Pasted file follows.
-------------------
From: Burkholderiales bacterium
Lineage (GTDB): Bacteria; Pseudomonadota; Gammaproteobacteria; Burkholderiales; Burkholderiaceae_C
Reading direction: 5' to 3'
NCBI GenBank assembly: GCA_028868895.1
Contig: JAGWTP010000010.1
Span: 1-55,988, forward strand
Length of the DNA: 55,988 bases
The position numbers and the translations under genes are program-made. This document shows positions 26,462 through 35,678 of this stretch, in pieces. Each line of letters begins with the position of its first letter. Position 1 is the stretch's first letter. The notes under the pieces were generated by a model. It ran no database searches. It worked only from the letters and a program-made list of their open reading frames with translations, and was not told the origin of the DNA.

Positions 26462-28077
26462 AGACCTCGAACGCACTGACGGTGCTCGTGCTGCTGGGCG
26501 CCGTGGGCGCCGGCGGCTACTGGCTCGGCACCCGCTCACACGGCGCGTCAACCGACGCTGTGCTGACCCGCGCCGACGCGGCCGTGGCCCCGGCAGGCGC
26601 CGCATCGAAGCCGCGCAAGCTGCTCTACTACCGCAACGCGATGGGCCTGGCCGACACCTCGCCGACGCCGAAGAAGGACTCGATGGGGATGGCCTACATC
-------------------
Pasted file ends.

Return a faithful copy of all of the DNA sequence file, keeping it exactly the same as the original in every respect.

From: Burkholderiales bacterium
Lineage (GTDB): Bacteria; Pseudomonadota; Gammaproteobacteria; Burkholderiales; Burkholderiaceae_C
Reading direction: 5' to 3'
NCBI GenBank assembly: GCA_028868895.1
Contig: JAGWTP010000010.1
Span: 1-55,988, forward strand
Length of the DNA: 55,988 bases
The position numbers and the translations under genes are program-made. This document shows positions 26,462 through 35,678 of this stretch, in pieces. Each line of letters begins with the position of its first letter. Position 1 is the stretch's first letter. The notes under the pieces were generated by a model. It ran no database searches. It worked only from the letters and a program-made list of their open reading frames with translations, and was not told the origin of the DNA.

Positions 26462-28077
26462 AGACCTCGAACGCACTGACGGTGCTCGTGCTGCTGGGCG
26501 CCGTGGGCGCCGGCGGCTACTGGCTCGGCACCCGCTCACACGGCGCGTCAACCGACGCTGTGCTGACCCGCGCCGACGCGGCCGTGGCCCCGGCAGGCGC
26601 CGCATCGAAGCCGCGCAAGCTGCTCTACTACCGCAACGCGATGGGCCTGGCCGACACCTCGCCGACGCCGAAGAAGGACTCGATGGGGATGGCCTACATC